Just a few years ago, programmatic traders were content to employ just one or two Demand-Side Platforms (DSPs). But as happens in a fast-moving industry like digital advertising, times are once again changing.
In 2020, it’s no longer ideal to run all campaigns through the largest DSPs on the market. Instead, now is the right time to consider adding additional platforms and to evaluate the technology that can improve workflows and campaign performance.
In the U.S., 2020 kicked off with the introduction of the California Consumer Privacy Act (CCPA), which imposes new obligations on businesses that collect the data of California residents.
On top of government regulations like CCPA and General Data Protection Regulation (GDPR), web browsers Safari, Firefox and Chrome are instituting their own changes that limit how cookies can be used by advertisers.
There are plenty of benefits to working with large, well-resourced organizations; personalized assistance when it’s urgently needed isn’t one of them.
As the largest players on the DSP stage have grown, their ability to provide fast, personalized service has waned, especially for customers outside the Fortune 100.
When a programmatic trader has DSP options, it’s a way to ward off potential calamity in the event of a complication that leads to a lengthy wait for customer service.
In addition, a more flexible and agile DSP will be able to create customizations for its clients – something that can greatly benefit workflow and isn’t generally available to advertisers who use only the largest DSPs which focus on “one size fits all.”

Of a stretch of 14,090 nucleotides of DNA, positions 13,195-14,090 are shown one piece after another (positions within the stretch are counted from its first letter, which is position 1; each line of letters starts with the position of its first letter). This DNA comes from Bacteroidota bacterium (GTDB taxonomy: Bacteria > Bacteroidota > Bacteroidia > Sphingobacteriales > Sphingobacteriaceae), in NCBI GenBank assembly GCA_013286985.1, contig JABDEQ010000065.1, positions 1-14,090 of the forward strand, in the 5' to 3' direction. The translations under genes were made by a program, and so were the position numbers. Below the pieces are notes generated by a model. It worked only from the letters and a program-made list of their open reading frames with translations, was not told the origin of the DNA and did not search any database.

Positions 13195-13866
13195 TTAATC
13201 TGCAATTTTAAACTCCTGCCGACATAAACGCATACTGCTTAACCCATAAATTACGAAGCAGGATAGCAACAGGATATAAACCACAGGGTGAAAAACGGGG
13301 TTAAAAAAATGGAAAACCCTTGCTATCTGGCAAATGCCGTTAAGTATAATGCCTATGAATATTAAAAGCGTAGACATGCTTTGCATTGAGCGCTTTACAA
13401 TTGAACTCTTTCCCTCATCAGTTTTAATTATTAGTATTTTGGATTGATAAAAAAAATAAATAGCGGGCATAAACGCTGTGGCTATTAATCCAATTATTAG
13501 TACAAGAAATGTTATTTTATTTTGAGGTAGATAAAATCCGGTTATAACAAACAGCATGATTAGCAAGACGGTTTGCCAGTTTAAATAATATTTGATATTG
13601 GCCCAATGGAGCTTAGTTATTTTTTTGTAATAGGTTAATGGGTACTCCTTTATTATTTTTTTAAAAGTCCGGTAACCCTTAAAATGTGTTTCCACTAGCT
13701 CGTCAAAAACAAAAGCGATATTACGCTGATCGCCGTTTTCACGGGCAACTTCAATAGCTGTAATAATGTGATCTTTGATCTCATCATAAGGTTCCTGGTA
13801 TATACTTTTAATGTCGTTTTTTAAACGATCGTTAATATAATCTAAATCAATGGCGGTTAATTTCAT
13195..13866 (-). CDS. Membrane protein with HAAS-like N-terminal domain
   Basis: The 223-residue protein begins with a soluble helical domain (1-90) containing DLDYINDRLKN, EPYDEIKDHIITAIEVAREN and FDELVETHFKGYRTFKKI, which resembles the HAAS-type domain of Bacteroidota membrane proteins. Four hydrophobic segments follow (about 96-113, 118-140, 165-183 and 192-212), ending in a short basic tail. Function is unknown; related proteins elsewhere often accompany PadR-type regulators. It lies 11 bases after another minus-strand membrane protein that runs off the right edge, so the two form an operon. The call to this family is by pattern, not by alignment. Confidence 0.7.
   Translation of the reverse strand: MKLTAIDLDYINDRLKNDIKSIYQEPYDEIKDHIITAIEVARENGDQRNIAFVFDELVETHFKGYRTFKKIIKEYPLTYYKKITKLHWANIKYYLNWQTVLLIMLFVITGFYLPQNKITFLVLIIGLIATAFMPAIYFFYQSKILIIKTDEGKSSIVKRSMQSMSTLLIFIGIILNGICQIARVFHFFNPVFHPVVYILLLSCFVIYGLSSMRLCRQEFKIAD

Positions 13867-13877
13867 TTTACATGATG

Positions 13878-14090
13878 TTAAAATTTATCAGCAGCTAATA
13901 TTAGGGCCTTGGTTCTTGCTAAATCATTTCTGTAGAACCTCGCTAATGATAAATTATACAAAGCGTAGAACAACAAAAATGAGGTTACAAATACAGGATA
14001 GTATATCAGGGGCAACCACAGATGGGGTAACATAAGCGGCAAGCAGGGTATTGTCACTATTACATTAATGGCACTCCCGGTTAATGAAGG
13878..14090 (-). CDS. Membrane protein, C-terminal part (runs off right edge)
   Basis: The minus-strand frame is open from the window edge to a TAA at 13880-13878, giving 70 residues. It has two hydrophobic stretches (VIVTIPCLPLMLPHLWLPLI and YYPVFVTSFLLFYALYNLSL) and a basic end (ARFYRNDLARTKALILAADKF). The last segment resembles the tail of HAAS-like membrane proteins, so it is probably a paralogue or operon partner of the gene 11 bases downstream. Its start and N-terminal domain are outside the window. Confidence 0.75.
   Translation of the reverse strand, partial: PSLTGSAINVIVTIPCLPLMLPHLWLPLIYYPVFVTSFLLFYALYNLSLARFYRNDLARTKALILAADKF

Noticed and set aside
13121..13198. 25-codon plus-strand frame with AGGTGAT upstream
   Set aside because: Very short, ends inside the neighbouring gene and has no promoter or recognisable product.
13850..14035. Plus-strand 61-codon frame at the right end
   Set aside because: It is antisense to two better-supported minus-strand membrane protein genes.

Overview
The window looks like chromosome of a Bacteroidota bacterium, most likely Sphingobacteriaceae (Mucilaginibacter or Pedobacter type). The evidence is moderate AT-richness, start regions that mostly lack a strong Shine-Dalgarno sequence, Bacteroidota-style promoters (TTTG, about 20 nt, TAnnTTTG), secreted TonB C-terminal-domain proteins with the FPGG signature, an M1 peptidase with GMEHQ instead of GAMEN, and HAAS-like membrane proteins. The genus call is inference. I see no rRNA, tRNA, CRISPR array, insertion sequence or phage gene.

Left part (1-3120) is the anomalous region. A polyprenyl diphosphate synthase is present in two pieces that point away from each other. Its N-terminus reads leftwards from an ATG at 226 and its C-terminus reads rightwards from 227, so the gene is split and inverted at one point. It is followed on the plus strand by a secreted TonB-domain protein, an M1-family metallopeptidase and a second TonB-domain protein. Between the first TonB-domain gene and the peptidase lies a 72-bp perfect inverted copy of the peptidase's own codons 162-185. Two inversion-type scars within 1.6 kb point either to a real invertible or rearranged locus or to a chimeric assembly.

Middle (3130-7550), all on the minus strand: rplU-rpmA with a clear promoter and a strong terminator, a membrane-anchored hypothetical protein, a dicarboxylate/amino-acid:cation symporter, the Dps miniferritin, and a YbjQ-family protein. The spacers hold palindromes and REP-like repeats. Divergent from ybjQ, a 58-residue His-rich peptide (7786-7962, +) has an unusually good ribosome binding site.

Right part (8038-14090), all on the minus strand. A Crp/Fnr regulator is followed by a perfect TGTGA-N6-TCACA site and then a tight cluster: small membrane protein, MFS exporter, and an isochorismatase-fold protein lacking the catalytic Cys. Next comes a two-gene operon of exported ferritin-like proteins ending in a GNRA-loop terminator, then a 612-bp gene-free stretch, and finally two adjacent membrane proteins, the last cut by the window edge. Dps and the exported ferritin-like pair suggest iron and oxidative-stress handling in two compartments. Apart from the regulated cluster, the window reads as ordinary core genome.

Even as the popularity of CBD has increased and recreational marijuana has become legal in a number of states, certain DSPs decline to run advertisements for this and other sensitive categories like pharmaceuticals, political messaging or even alcohol. Advertisers looking to promote such categories have little choice but to look elsewhere.
This can be especially problematic for those who work with CPG brands, for example, which are now entering the CBD space with frequency.
In order to run campaigns promoting a CBD skin care product, an advertiser would have to stay away from the primary players on the DSP market, which all have policies against running CBD advertising.
As Chief Marketing Officer at Viant, parent company of people-based DSP Adelphic, Jon Schulz is a member of the executive leadership team and heads brand and product marketing, communications, strategic partnerships, research and creative services. Jon is a recognized industry thought leader in automotive marketing, digital advertising and advanced analytics. During his tenure as CMO, Jon has led a comprehensive company rebranding and repositioning initiative. As the lead marketer within a company focused on leveraging big data and analytics to drive efficient media spend, Jon oversees numerous research initiatives designed to provide actionable data to brand marketers using Viant’s people-based insights.
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